ACA exchange enrollment dropped by less-than-expected 3.7%

Some 11.8 million people signed up for coverage through the Affordable Care Act (ACA)’s insurance exchanges for 2018, down from 12.2 million the year before. Considering changes that were expected to depress enrollment—like HHS shortening the open enrollment period for Healthcare.gov and cutting its advertising budget by 90 percent—signups “remained generally stable,” according to a report from the National Academy for State Health Policy (NASHP).

The report combined enrollment figures from the federal exchange, where enrollment ended on Dec. 15, 2017, along with state-based exchanges that allowed customers to select plans as late as Jan. 31. In all, enrollment dropped by 3.7 percent nationwide, less than 7 to 13 percent decline predicted by S&P Global Ratings.

“For the first time we now have the full national picture of how the individual marketplaces did this year and it is a picture of remarkable stability,” Trish Riley, executive director of NASHP, said in a statement. “Despite all the uncertainty and challenges we have seen, particularly for consumers living in states supported by state-based marketplaces, we see millions of Americans continuing to benefit from the coverage they get in the individual market.”

In the 34 states using the federal marketplace, enrollment dropped by a larger 5.3 percent compared to 2017 and 10.5 percent compared to 2016. State-by-state, enrollment shifts ranged from a 23.5 percent drop in Louisiana to 4.5 percent increases in both Hawaii and Nebraska.

States which have their own marketplaces fared better. In the five state-based marketplaces using the Healthcare.gov platform, enrollment increased by an average of 1 percent. In the 12 fully state-operated marketplaces, enrollment ticked up just slightly by 0.1 percent, ranging from 6.3 percent drop in Vermont to a 12.1 percent increase in Rhode Island.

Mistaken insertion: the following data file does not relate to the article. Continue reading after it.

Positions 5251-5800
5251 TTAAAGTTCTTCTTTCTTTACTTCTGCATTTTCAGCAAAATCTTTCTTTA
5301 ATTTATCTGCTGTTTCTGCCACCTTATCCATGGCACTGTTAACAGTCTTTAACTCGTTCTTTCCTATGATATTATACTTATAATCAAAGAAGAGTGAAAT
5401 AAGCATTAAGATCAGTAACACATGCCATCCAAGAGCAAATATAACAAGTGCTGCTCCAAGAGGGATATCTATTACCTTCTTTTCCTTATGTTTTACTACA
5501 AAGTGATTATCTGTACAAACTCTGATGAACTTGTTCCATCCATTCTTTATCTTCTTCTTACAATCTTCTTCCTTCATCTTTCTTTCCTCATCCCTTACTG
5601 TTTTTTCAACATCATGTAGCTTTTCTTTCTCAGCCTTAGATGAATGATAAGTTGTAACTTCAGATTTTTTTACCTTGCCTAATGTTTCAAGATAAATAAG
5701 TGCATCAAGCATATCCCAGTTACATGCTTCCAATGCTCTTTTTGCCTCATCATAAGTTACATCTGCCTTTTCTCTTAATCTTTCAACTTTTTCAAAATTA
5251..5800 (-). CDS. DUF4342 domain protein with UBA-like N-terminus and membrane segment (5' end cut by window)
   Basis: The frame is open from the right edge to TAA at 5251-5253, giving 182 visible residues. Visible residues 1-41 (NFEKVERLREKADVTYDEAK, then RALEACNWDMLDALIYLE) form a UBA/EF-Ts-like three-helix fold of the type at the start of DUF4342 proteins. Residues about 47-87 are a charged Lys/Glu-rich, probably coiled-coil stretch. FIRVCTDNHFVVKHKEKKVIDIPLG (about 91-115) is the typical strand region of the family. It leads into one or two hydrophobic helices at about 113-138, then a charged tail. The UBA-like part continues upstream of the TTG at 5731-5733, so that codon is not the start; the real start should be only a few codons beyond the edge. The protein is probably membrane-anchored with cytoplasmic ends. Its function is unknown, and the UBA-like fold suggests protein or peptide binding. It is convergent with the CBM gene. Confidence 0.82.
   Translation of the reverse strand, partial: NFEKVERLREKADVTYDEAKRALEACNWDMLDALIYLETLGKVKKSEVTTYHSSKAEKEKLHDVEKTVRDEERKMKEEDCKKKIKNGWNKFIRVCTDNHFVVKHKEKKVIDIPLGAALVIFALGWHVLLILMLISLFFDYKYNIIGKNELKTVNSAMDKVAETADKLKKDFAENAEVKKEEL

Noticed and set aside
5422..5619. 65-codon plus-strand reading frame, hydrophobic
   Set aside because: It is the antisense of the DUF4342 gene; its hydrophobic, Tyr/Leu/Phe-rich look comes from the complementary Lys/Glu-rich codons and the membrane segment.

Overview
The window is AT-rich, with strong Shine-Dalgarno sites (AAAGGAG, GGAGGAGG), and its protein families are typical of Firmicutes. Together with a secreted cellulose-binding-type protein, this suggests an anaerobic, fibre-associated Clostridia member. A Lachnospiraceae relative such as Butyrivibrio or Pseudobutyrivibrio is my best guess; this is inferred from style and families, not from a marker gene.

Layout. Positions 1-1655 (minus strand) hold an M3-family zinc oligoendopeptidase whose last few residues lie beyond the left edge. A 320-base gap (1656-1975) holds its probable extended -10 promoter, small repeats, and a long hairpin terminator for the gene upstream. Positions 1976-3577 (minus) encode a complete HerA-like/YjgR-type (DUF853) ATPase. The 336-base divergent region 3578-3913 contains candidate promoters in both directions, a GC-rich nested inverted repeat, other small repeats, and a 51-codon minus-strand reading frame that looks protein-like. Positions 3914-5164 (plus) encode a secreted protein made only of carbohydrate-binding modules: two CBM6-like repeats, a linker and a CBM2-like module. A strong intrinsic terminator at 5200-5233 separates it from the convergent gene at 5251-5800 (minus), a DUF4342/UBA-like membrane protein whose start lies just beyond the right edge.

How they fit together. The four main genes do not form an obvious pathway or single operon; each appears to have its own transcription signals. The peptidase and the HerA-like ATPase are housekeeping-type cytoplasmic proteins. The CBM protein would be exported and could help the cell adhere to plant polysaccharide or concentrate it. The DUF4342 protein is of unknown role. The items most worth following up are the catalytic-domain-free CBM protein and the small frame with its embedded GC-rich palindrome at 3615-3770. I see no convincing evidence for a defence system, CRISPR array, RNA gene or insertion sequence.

The difference, according to NASHP, was state-based exchanges used “effective communication”—since they didn’t cut their advertising budgets like HHS—to reach out to key populations who may be eligible for larger subsidies, shielding them from the double-digit premium increases seen across the country.

“In the end, insurance coverage and enrollment [are] a local issue and states all have different priorities and goals,” said Heather Korbulic, executive director of Nevada Health Link. “We worked hard to communicate the message in every corner of our state that we had affordable health insurance available despite the market uncertainty.”

What would help boost enrollment when sign-ups begin again later this year, according to leaders of state-based exchanges, is additional federal funding for reinsurance. After Minnesota instituted a reinsurance program, premiums dropped by as much as 13 percent and insurers have called for Congress to offer up to $15 billion to bring down costs for consumers.

“Minnesota is an example that reinsurance works to stabilize markets,” said Allison O’Toole, CEO of Minnesota’s exchange MNsure. “But Minnesota’s state-funded reinsurance program is just a band aid, and we need a long term federal reinsurance program to help Americans across the country.”